Logo Pusaka Collection
spacer ONLINE MUSEUM OF INDONESIAN IKAT TEXTILES   CURATOR: PETER TEN HOOPEN  BROWSE FROM:  [RANDOM] [001] [025] [050] [075] [100] [125] [150] [175] [200] [225] [250] [275] [293]

left arrowright arrow

Ikat from Nage Keo, Flores Group, Indonesia

197 Flores Group, Nage Keo

Sada (men's wrap)  magnifiermicroscope

Origin: Flores Group, Nage Keo
Locale: Village unknown.
Period: 1900-1925
Yarn: Cotton, hand-spun, fine
Technique: Warp ikat
Panels: 1
Size: 103 x 190 cm (3' 4" x 6' 2")
Weight: 590 g (20.8 oz), 301 g/m2 (0.99 oz/ft2)
Design: Antique Nage sada, men's cloth, consisting of a single large panel, decorated with four wide bands of ikat and several narrow ones. Significance of the patterns is unknown. Sada may be used to wrap around the hips, and is then called a sada gea, or over the shoulders, then called sada bhago. These cloths stopped being made early in the 20th century when (thus Hamilton) 'changing standards of propriety dictated that these garments be replaced by tubular [i.e. closed] sarongs.' Sada are woven with richer patterning and more dedication to detail than sarongs.
Comment: Very rare old men's cloth of uncommonly rich design in exceptional condition. The design of all Nage Keo ikat, both male and female, tends to be relatively simple, certainly compared with those of their Ndona and Lio neighbours, but (unlike our PC 108 which is more typical) this one has a rich variety of designs, with many hard to achieve diagonals. While Nage Keo sarongs do appear on auctions now and then, this is one of only two men's cloth in good condition we were ever offered since we began collecting in the mid 1970s. As Hamilton notes: 'A number of these cloths survive in museum collections.' A few tine holes, and a one inch tear in a border. From old Dutch collection.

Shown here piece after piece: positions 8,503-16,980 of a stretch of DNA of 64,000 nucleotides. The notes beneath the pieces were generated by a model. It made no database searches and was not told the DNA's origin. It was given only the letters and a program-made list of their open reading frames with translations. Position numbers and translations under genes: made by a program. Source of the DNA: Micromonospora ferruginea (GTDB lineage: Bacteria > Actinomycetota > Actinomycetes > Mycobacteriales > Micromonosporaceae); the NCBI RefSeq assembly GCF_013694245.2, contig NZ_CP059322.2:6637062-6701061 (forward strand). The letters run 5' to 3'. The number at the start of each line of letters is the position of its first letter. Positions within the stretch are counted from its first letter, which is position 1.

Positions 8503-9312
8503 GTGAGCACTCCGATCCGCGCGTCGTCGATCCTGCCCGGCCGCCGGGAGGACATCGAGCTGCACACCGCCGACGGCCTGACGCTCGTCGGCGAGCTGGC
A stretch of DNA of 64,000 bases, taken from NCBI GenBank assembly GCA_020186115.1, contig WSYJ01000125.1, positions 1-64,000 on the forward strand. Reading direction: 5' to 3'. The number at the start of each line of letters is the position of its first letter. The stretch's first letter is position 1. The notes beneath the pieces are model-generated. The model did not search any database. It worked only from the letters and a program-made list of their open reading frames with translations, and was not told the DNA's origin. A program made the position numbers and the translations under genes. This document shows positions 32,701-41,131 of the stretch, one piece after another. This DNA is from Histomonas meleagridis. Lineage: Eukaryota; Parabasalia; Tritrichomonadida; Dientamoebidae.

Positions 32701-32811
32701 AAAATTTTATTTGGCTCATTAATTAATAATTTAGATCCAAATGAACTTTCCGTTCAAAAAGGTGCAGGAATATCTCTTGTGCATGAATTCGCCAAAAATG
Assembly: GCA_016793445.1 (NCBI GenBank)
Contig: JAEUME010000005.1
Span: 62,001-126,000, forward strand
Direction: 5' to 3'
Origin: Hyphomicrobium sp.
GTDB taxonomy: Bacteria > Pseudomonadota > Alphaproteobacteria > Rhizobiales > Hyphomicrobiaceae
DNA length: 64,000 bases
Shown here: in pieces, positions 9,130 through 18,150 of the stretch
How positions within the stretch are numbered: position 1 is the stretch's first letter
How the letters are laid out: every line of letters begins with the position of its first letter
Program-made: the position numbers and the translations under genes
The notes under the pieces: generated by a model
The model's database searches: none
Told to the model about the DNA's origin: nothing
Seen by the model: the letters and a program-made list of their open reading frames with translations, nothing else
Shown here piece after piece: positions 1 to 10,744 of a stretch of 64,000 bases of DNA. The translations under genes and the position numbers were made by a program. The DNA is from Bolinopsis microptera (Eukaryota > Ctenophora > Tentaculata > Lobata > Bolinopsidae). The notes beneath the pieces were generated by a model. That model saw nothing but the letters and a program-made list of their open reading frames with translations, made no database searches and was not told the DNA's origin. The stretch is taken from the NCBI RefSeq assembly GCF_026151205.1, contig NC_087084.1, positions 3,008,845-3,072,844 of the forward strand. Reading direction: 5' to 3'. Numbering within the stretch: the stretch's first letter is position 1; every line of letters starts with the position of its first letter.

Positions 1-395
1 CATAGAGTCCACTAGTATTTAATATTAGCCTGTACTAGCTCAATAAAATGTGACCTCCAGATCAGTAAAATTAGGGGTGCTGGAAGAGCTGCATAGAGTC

Background: Additional information in chapters on Flores Group and Nage Keo.
Compare: 052 108
Literature: Very similar to early sada in Ernst Vatter collection depicted in Barnes, Ostindonesien im 20. Jahrhundert, Abb. 194. Very similar to sada in Khan Majlis's contribution to Völger and Von Welck, Indonesian Textiles, Fig. 131, erroneously described as panel for sarong - an error which cannot be ascribed to lack of expertise so must be due to a filing error. Very similar to sada in Musée d'Ethnographie Neuchâtel depicted in Marval and Breguet, Au fil des îles, No. 78. Similar to early 20th C. sada in Tropenmusem, Nr. TM-1772-1152, though more ornate. Also very similar to perhaps younger, less powerfully designed sada depicted in Hamilton, Gift of the Cotton Maiden, Fig. 5.24. Also see same work, p. 113 - though this piece contradicts Hamilton's generally fitting mention of 'the rather limited range of Nage ikat work'. Vatter's cognate below:

Riders being a common theme in middle Flores, could the pattern in the longitudinal border represent a procession of riders?

Add personal note

©Peter ten Hoopen, 2018
All rights reserved.